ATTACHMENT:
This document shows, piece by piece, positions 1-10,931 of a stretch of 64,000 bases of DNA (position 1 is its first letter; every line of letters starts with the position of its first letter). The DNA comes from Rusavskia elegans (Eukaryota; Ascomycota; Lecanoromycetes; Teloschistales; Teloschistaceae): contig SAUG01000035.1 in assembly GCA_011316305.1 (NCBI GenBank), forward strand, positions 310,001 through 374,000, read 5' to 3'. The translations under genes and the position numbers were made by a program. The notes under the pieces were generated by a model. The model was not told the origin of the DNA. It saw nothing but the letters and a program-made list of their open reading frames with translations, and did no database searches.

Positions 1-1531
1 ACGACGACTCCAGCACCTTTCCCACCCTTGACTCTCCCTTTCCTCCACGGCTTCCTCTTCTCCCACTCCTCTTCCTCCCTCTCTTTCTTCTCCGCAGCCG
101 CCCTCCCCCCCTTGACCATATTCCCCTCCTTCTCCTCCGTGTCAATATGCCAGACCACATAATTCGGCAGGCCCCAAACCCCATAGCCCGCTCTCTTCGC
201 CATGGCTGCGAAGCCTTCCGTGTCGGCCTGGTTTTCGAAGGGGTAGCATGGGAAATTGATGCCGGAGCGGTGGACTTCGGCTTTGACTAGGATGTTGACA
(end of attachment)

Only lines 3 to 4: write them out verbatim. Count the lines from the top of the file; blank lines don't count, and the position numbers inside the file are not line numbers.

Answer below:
1 ACGACGACTCCAGCACCTTTCCCACCCTTGACTCTCCCTTTCCTCCACGGCTTCCTCTTCTCCCACTCCTCTTCCTCCCTCTCTTTCTTCTCCGCAGCCG
101 CCCTCCCCCCCTTGACCATATTCCCCTCCTTCTCCTCCGTGTCAATATGCCAGACCACATAATTCGGCAGGCCCCAAACCCCATAGCCCGCTCTCTTCGC